Consuming Passion (2008 TV Movie)
- Summaries (2)
Three intertwined stories to celebrate the the centenary of romance-publishing house Mills and Boon. The first, concerning Charles Boon's tempestuous relationship with his wife Mary, is complemented by storylines set in the 1970s and the present day.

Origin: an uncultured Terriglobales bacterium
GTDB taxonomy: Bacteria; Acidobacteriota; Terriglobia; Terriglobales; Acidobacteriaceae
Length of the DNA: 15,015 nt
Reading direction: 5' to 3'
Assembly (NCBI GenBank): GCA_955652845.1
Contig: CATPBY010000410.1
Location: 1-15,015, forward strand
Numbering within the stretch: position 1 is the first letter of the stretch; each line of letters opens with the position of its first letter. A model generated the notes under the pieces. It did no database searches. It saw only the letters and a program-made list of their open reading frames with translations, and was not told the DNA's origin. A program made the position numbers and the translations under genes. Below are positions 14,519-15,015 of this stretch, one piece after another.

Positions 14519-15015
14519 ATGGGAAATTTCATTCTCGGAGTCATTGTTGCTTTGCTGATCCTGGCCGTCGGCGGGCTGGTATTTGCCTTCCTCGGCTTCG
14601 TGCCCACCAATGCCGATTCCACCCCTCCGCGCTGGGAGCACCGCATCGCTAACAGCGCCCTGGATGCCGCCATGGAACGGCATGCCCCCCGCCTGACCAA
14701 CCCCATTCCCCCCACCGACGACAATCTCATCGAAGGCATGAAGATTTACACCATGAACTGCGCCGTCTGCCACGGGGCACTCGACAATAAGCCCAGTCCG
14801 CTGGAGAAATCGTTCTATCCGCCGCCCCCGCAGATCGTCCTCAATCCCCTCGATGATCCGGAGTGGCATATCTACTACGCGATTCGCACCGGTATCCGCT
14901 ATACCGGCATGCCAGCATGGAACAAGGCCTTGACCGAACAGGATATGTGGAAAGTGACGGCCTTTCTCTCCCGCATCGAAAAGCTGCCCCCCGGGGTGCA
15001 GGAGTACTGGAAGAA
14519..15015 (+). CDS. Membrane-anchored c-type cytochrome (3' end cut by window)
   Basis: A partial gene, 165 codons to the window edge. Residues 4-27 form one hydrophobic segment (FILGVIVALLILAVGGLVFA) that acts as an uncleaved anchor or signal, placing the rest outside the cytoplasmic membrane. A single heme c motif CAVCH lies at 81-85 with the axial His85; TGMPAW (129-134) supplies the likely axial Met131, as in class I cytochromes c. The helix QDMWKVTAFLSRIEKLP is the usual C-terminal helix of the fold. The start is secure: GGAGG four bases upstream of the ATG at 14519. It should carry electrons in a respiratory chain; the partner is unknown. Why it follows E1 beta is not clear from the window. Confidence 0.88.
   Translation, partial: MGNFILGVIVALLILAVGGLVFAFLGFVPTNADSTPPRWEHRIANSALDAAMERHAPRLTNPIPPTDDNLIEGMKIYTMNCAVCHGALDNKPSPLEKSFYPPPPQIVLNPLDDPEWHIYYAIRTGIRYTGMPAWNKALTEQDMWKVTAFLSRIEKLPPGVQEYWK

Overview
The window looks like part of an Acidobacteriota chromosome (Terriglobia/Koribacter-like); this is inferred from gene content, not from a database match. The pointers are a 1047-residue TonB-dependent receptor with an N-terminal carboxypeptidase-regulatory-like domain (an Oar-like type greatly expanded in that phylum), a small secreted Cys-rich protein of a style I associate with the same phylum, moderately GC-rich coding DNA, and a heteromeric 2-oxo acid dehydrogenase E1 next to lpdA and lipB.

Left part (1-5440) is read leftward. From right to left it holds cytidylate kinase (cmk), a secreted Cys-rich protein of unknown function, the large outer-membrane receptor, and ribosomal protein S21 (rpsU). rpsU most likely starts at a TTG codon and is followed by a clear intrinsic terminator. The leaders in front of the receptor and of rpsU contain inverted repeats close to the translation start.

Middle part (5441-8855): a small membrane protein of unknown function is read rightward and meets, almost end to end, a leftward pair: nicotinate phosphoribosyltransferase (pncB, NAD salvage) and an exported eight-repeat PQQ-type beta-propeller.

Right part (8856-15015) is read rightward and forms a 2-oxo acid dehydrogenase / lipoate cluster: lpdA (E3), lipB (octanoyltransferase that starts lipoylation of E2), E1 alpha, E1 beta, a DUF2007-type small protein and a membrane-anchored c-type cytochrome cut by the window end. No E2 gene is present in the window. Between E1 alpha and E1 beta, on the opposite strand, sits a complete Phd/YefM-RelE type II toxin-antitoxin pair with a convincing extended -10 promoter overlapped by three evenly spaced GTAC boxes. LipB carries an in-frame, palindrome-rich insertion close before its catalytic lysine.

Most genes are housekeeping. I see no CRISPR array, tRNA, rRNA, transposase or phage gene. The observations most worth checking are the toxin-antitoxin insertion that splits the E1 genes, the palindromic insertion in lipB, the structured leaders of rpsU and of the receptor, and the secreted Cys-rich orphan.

Three stories to celebrate the centenary of the British publishers of romantic fiction, Mills and Boon, are cross-cut. In 1908 Mary Boon, from a wealthy family and recently married to the lower-class Charlie, supports him financially when he and his business partner, Gerald Mills, start a publishing house specializing in brightly-packaged, inexpensive, and easy-to-read fiction. Charles' innovative idea is that the readers will also be the writers, actually being invited to submit their own plotlines for publication. When the First World War breaks out and Charlie enlists in the Royal Navy, Mary runs the publishing house herself. She is aware of the lack of passion in her own marriage when she accidentally witnesses a married male employee having sex with a female colleague. On Charlie's return she has become a much more forceful character and it is her idea that Mills and Boon specialize in love stories aimed at the female reader, telling her husband that "Women need romance." In the 1970s Janet, a clumsy, much put-upon secretary, accompanies her elderly, widowed mother to hospital for the latter's hip replacement and develops a crush on the handsome doctor performing the operation, ultimately making a fool of herself by stalking him and gate-crashing his party, where she falls into a hot-tub. On the plus side, she creates a romanticized version of them, with herself as the glamorous Nurse Violetta Kiss and him as a saturnine love object she seduces in his shower. The resultant novel that she writes about them is accepted by Mills and Boon and she is offered work as a staff writer for them. In 2008, buttoned-up thirtysomething Kirstie, a college lecturer specializing in the history of fiction, is living with her reliable but dull partner Nick when she becomes attracted to the aggressively-sexual Jake, a 23-year-old student who never seems to wear a shirt. After sparring with him in class, she succumbs to some passionate minutes with him in the college library, and starts to glam herself up more. Ultimately she leaves Nick for Jake, knowing that the age gap may provide difficulties but accepting, as Mary Boon had commented 90 years earlier, "Women need romance."
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